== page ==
By BRAD KEITH
STEPHENVILE (August 28, 2019) — Todd Whitten admits in 2016 the Tarleton State run game was “at times nonexistent.”
Entering his second season back in Stephenville – for his third go round as head coach of the Texans – Whitten further stated that quarterback Zed Woerner “deserves a medal or something for the way he hung in there.”
Yes, the Texans struggled up front last season, and the more they showed their inability to drive opposing defenses back in the run game, the more their opponents pinned their ears back and came after Woerner in the passing game.
It’s not as if the total numbers in the run game were anemic, but they certainly wren’t impressive either. Tarleton rushed for 96.4 yards per contest and just 3.0 per carry last season. The Texans gained 1,467 yards, but tackles behind the line accounted for a loss of 407. They soared 10 touchdowns on the ground, and their quarterbacks – predominantly Woerner – were sacked 38 times.
Comparisons between the 2004 season, the last of Whitten’s second stint as head coach at Tarleton, and 20016 are like night and day. Of course, that Texan team also had Derrick Ross, now the all-time leading rusher in the Arena Football League and star of the National Arena League inaugural champion Jacksonville sharks, but he also had a some help up front, rushing for 1,560 yards himself on a team that netted 2,190. Ross scored 22 of the team’s 28 rushing scores.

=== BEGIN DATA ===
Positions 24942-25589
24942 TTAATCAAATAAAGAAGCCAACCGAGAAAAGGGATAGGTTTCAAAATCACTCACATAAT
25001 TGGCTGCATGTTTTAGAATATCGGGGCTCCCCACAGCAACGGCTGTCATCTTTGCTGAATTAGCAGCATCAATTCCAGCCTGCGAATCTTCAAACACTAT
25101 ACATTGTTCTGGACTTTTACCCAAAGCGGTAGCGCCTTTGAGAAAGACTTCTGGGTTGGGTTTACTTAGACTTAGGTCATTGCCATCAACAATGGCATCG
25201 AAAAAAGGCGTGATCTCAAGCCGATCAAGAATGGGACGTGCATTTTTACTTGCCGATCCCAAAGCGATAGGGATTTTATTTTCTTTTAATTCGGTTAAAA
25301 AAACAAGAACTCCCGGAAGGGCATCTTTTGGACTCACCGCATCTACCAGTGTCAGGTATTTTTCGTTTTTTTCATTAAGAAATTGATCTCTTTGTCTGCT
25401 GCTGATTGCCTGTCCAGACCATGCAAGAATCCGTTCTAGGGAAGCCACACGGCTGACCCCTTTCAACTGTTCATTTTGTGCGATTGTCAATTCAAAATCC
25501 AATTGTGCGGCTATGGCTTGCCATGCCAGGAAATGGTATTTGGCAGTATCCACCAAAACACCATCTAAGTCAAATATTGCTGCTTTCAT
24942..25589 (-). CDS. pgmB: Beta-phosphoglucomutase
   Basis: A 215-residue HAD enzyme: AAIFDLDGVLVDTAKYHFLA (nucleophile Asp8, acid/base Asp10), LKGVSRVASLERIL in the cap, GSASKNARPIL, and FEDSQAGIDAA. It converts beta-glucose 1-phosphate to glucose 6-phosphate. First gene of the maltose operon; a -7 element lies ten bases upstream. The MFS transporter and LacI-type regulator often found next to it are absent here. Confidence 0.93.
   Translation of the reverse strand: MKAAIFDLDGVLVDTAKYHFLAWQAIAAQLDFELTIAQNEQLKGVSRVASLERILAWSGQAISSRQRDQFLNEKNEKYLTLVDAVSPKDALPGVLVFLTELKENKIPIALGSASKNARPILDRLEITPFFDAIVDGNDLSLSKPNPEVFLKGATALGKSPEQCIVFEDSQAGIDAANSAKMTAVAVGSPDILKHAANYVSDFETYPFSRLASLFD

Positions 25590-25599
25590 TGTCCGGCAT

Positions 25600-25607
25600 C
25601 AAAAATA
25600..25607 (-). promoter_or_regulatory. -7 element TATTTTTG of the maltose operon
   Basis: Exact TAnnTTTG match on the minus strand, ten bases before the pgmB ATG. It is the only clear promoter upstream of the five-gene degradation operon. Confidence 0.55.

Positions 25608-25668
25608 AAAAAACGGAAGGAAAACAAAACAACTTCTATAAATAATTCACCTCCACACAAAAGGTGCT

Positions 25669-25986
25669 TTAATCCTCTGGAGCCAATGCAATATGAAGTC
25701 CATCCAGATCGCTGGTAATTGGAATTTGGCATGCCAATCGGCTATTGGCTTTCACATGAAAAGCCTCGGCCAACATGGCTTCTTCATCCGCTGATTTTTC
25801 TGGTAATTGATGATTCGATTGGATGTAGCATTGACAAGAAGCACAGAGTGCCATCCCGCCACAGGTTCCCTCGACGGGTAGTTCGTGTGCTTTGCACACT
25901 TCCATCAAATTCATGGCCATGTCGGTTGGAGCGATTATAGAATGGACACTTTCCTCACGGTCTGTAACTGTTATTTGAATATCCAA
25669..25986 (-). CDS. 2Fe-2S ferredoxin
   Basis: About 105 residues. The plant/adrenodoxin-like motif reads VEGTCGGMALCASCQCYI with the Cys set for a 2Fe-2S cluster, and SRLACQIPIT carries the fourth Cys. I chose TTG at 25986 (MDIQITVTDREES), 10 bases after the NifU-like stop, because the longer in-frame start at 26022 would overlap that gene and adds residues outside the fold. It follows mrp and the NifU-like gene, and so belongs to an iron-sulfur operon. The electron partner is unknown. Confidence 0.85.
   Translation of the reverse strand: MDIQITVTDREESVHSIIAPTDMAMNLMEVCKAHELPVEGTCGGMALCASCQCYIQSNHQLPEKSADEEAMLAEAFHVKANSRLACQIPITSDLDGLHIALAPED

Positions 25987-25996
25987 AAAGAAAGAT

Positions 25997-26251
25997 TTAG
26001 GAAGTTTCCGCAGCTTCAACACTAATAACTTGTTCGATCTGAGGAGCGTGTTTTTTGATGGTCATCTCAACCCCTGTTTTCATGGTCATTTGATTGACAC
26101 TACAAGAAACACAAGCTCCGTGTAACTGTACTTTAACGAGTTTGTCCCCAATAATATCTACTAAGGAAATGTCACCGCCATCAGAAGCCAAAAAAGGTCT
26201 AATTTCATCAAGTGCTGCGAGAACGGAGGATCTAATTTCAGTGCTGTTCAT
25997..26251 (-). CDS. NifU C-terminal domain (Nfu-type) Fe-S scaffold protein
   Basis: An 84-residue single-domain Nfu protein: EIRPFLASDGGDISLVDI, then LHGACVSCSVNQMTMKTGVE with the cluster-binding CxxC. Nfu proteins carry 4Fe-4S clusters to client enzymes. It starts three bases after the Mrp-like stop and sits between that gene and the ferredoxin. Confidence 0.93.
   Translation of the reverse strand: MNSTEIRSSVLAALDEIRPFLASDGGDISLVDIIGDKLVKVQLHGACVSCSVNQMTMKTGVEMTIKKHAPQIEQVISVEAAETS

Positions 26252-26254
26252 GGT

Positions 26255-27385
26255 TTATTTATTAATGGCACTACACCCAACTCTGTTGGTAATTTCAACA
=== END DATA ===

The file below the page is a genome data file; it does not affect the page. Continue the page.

“If you look back at my career, I prefer a physical offensive line and a sturdy running back who can really be workhorse and let him be that guy; give him the ball 20 or so times a game so the big guys up front can do what they do and he can do his thing behind them.”
If you haven’t figured out by now what the primary target area for improvement has a been since Tarleton dropped its third straight game to end the 2016 season, then you don’t know football. And you sure don’t know Whitten.